The American Diabetes Association, an organization whose mission statement is "to prevent and cure diabetes and to improve the lives of all people affected by (it)", clearly has it's heart in the right place. Trouble is, in our opinion, they've traditionally been behind the curve of cutting edge science and research when it comes to dietary recommendations. (Their website still has a picture of the old USDA food pyramid, and they continue to recommend high levels of grains and starches.)
That's why we were gratified to notice that the ADA seems to have finally reversed itself on low-carbohydrate diets. Their recently released document, "The Standards of Medical Care in Diabetes- 2008" now recognizes the growing evidence for the effectiveness of low-carbohydrate diets in weight loss. "The evidence is clear that both low-carbohydrate and low-fat calorie restricted diets result in similar weight loss at one year", said spokesperson Ann Albright, PhD, RD.
The ADA press release announcing the change in policy went on to state that there is now evidence that the most important determinant of weight loss is not the specific diet, but the ability of individuals to stick with it. Many people simply find a low-carbohydrate diet far easier to stick to, as the foods on the menu rarely create cravings in the same way as high-carbohydrate high-sugar foods do. "What we want health care providers to know is that it's important for patients to choose a plan that works for them, and that the health care team support their patients' weight loss efforts", added Dr. Albright.
Until now, the ADA did not recommend low-carbohydrate diets because of a claimed "lack of sufficient scientific evidence supporting their safety and effectiveness". We find that strange. In fact, as readers of the Atkins Advantage website and newsletter know, there have been dozens of published peer-reviewed studies showing the multiple health benefits- and complete safety- of low carbohydrate diets. In fact, the study showing equally "good" results on a low fat or a low carb diet referred to in the ADA press release is actually almost 5 years old, having been published in 2003. And it's only one of dozens of similar studies showing the benefits of low carbohydrate, low sugar eating, the cornerstone of the Atkins Advantage Plan.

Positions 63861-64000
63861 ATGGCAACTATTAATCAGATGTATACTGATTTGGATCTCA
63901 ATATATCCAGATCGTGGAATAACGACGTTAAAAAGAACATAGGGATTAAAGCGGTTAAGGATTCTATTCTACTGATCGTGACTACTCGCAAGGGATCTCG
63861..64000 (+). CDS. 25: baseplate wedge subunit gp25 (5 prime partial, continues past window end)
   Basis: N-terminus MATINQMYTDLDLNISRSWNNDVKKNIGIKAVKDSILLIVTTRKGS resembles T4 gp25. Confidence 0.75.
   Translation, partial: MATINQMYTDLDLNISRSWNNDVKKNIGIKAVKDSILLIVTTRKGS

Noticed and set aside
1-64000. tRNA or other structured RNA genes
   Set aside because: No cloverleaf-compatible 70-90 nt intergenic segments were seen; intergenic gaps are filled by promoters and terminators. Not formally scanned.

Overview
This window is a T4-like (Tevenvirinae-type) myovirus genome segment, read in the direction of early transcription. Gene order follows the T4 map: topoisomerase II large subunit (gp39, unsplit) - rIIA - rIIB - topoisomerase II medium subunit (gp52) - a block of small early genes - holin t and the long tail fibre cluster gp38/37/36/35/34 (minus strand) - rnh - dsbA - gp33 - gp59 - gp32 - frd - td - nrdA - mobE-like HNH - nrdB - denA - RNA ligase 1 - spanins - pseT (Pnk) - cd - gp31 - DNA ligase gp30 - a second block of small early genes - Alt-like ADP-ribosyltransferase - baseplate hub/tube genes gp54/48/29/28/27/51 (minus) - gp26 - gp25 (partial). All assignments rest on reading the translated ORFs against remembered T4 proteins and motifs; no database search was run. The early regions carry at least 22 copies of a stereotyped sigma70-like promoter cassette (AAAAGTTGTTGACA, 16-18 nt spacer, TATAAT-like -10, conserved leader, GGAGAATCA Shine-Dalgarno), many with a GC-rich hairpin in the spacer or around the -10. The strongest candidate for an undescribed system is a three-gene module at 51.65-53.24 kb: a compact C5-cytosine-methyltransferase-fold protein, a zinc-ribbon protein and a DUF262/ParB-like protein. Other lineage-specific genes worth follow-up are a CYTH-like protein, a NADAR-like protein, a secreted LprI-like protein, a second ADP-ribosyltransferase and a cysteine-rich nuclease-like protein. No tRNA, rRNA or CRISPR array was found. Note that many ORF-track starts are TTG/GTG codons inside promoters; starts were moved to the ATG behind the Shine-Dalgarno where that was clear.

While we are pleased that the ADA has finally recognized the usefulness of the Atkins Advantage program for weight loss, we agree with Dr. Mary Vernon that they have hardly even scratched the surface when it comes to recognizing the major benefits of low-sugar eating on other areas of health besides weight. "Carbohydrate restriction and the resulting control of insulin secretion is much more than weight loss", she writes on her blog.
As readers of this newsletter know, the simple basic rules of keeping sugar and processed carbs to a minimum, eliminating trans-fats, eating the right fats and oils and getting enough fiber and antioxidants provides a wide range of health benefits, of which weight loss is just one. We're happy, though, that the ADA recognizes at least the weight-loss benefit of a low-carb diet. We hope they'll eventually recognize all the other benefits as well.